Yes, there have been some allowances of synthetics in USDA organic food standards--but until now, those allowances existed with the expectation of continued review and monitoring. Loosening the review process weakens the label's integrity.
Another article in the Post, again by Haspel, published on October 15, 2013, is titled“Genetically modified foods: what is and isn’t true.” In that article, Haspel discusses bias blatantly evident in almost all sources about GMs, either pro or con and then notes that almost all health science research has had no evidence of its danger: “Science-oriented publications including Nature and Scientific American have taken a hard look at safety and also concluded there’s no evidence that GMOs are bad for us” (Haspel).
Those who are against the use of GMs without safety trials point out that the issue isn’t that GMs have been proven unsafe or safe, but rather that long-term (emphasis on “long-term”) studies addressing safety haven’t been done. This is a different issue—and one the writer sidesteps in her article.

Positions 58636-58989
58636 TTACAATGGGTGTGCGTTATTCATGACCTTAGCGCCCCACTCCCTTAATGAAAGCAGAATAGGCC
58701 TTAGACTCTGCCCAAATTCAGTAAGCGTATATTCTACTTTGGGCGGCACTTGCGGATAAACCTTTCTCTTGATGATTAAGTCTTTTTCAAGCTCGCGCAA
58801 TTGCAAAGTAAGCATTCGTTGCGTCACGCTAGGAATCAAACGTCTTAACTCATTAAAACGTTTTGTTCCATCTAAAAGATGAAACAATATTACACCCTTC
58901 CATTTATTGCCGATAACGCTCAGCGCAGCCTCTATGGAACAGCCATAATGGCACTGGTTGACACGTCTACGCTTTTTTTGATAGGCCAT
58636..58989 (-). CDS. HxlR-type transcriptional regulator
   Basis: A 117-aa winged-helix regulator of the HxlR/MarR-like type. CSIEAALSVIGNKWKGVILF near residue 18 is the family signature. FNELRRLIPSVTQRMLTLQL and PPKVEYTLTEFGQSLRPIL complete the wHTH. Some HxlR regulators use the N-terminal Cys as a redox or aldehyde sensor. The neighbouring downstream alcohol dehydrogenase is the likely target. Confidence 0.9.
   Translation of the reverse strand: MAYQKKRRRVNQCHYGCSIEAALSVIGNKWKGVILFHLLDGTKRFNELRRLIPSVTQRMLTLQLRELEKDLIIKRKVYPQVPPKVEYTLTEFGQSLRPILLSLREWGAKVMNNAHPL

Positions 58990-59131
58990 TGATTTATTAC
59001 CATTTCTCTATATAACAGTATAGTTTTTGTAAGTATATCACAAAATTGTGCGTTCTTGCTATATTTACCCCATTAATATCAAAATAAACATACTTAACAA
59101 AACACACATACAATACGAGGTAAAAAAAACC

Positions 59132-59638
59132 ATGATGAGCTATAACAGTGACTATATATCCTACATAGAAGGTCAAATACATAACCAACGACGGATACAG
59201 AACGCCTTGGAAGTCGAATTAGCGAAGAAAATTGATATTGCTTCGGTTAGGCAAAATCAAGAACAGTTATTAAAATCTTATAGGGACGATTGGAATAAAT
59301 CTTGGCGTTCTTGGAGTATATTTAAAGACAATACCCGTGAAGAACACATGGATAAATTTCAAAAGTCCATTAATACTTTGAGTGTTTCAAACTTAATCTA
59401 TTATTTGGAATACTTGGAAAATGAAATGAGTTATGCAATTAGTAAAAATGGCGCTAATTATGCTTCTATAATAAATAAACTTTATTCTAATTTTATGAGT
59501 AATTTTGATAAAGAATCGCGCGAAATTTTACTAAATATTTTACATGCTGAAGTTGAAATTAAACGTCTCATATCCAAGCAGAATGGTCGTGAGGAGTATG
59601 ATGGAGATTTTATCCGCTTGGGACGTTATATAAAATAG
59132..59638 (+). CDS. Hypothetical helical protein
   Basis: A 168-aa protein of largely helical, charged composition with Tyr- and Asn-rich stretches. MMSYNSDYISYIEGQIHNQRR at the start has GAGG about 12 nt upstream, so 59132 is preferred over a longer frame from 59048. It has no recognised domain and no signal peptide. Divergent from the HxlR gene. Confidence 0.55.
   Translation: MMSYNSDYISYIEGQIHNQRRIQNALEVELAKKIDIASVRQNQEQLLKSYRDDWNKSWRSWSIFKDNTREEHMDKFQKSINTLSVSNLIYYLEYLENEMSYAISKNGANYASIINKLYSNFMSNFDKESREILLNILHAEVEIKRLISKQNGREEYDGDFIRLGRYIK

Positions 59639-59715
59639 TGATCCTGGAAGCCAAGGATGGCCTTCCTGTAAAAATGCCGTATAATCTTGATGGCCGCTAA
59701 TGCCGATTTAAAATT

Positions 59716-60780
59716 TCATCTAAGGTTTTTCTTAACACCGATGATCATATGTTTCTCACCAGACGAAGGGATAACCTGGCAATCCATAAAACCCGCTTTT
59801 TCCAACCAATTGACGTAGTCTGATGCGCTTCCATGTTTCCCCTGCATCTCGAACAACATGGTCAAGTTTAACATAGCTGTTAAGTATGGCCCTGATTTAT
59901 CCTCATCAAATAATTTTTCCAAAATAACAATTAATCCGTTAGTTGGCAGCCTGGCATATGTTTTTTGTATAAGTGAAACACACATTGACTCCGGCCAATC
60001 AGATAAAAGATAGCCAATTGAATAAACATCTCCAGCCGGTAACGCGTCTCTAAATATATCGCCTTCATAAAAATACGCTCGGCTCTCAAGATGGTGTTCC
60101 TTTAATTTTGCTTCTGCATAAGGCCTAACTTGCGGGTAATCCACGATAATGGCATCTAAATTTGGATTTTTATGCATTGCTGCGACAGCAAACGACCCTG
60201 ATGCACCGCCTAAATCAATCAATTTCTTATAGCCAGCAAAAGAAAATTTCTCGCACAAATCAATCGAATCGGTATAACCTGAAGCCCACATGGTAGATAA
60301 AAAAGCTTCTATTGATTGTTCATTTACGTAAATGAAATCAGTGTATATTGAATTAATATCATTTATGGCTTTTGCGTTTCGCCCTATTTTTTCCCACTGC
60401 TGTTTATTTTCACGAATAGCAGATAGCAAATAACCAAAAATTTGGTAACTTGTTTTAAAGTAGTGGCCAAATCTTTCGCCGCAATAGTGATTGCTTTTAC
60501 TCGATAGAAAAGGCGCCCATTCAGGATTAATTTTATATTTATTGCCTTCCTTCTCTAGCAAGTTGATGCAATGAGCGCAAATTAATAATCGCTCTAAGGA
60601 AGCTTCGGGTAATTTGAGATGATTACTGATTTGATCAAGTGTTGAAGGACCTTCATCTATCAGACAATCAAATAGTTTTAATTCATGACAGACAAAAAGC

Everyone agrees on the lack of evidence; the disagreement is on using the technology without adequate research. What’s going on now makes the consumer—you and I—live subjects for testing, as the technology has been used since the mid 90s. Is that a good or bad thing?
One way to resolve the issue of GM foods is to require labeling of GM products, but that issue isn’t addressed in the article above, nor is it part of the main argument in the article noted below by well-known food writer Nathanael Johnson.
Johnson, who has made a name for himself in being pro-GM food technology, is the main food writer for Grist, a leading online magazine devoted to environmental issues. In an article published late last year, Johnson wrote that “we shouldn’t be paralyzed by unknown risks, or we’ll end up in our basement wearing tinfoil hats” (Johnson).
Is Johnson saying that anyone who is concerned about food safety is in effect wearing a tin foil hat?
Tell that to the mother whose child has rampant allergies without medical explanation.